A City of Chicago Office of Inspector General (OIG) audit, released today, found that the Chicago Department of Public Health (CDPH) did not meet the routine inspection frequency requirements required by law. Specifically, CDPH inspected,
- only 3,566, or 43.9%, of high-risk establishments, such as restaurants, the required minimum of two times in 2015;
- only 2,478, or 80.1%, of medium-risk establishments, such as grocery stores, the required minimum of one time in 2015; and
- only 1,078, or 24.8%, of low-risk establishments, such as bars, the required minimum of one time in 2014 or 2015.
These required minimums are based on recommendations published by the U.S. Food and Drug Administration (FDA).
CDPH could not state when, if ever, it last met regulatory standards. Such failure may be grounds for withholding millions of dollars from the State’s Local Health Protection Grant (LHPG) funds. Historically, instead of withholding funds, every year the State has allowed Chicago to propose and meet annual “corrective action plans” that require significantly fewer inspections than State standards. In 2015, the City received $2.5 million in LHPG funds from Illinois Department of Public Health (IDPH), and allocated $969,211 of those funds to food protection. While IDPH has accommodated CDPH’s long-term, continual non-compliance with inspection standards set forth under the law, there is no guarantee that IDPH will continue to grant exemptions, thus with each new year the City is at risk of losing LHPG funding.
Although CDPH did not conduct enough routine inspections, OIG found that when violations were identified the Department did conduct timely reinspections of those establishments, and also responded in a timely manner to public complaints received through the City’s 311 system.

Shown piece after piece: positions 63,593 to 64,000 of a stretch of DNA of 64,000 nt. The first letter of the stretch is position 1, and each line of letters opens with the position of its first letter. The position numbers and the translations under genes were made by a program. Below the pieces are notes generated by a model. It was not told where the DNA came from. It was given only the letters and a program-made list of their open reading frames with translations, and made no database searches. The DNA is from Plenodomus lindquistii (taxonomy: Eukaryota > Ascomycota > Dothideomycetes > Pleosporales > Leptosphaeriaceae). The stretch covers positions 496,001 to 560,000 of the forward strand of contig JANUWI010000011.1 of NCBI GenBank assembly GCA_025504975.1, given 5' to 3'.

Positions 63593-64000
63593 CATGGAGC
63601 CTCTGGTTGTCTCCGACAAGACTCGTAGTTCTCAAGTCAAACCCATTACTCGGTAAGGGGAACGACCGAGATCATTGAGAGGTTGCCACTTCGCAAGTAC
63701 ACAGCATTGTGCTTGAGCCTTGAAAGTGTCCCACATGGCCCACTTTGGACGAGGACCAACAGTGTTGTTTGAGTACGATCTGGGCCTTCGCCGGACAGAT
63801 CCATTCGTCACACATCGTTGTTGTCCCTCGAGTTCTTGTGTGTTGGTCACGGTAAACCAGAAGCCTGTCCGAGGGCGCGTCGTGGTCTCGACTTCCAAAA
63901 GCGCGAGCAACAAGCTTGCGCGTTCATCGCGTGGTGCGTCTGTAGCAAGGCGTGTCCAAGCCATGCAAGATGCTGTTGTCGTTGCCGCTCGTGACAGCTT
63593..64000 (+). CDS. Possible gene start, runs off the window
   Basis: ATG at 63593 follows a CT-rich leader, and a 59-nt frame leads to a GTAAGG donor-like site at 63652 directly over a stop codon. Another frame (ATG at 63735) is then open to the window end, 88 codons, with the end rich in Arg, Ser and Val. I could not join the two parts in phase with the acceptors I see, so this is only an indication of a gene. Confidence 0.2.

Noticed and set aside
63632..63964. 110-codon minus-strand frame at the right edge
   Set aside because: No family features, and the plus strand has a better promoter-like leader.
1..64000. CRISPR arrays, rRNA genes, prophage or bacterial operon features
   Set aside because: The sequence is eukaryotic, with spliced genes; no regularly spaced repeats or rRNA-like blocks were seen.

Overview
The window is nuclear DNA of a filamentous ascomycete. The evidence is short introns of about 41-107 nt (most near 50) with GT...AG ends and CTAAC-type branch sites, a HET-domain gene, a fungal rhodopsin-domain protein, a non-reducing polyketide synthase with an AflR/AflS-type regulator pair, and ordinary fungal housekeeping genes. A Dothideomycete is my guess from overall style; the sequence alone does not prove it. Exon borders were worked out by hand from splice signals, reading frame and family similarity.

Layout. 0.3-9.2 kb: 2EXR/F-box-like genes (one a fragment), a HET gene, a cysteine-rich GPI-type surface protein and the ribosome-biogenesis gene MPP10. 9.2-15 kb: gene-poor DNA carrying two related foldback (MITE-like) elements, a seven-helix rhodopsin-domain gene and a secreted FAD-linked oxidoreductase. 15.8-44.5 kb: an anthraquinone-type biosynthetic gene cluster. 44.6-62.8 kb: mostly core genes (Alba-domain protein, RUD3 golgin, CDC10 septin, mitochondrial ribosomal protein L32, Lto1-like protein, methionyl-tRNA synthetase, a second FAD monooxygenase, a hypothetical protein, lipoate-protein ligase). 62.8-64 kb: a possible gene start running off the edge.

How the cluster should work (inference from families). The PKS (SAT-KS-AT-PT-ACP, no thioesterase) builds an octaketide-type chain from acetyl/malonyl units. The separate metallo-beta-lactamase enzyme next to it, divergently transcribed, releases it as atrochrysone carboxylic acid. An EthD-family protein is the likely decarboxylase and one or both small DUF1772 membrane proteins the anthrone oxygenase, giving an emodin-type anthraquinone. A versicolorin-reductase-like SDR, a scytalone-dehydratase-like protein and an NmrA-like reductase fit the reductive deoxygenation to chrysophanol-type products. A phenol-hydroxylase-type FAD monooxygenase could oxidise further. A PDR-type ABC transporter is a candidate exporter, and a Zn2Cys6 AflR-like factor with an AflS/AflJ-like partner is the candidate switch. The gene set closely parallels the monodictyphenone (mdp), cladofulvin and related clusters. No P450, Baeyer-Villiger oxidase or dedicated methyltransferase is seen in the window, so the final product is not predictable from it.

In response to OIG’s findings, CDPH stated it would try to work with IDPH to design and implement a revised food inspection regime that will optimally protect public health and make efficient use of the public’s tax dollars. If the City is not successful in developing a permanent revised food inspection schedule, CDPH stated it would work to secure needed resources from the City. OIG estimated that CDPH would need to hire at least 56 additional sanitarians to meet the current legal requirements.
Should the City need additional sanitarians, OIG’s audit recommended that the City consider tapping revenue generated by food inspections, money which is currently directed to the Corporate Fund for general use. Food inspection fines and fees currently bear little or no relationship to the actual cost of food inspections. For example, CDPH estimates that it costs $103.84 to conduct a reinspection—more than double the $50 reinspection fee.
“This audit revealed a curious and troubling landscape respecting an important government function critical to the protection of public health and safety,” said Inspector General Joe Ferguson. “The City failed to provide CDPH with the resources it needs to meet the standards for food inspections, standards that the City itself adopted into its regulations. The result is long-term, continual non-compliance. The State has in turn effectively acquiesced in this non-compliance every year. By presenting one rule on the books, but allowing a lower standard in practice, City and State regulators are knowingly signaling to the public that Chicago’s food establishments are subject to a far more rigorous inspection regime than is the case, undermining public trust and confidence. Fortunately there is a clear solution. The City, working in collaboration with IDPH, can align regulatory requirements and operational resources at levels that adequately assure public health and safety. If the City and State feel that the current inspection regime can be safely adjusted, those arguments should be voiced and the new standards codified. The City should also commit to fully funding any current or future food inspection mandates. CDPH’s ultimate success will require the full support and assistance of the Administration.”
The full report, and CDPH’s response to the findings, can be found online.
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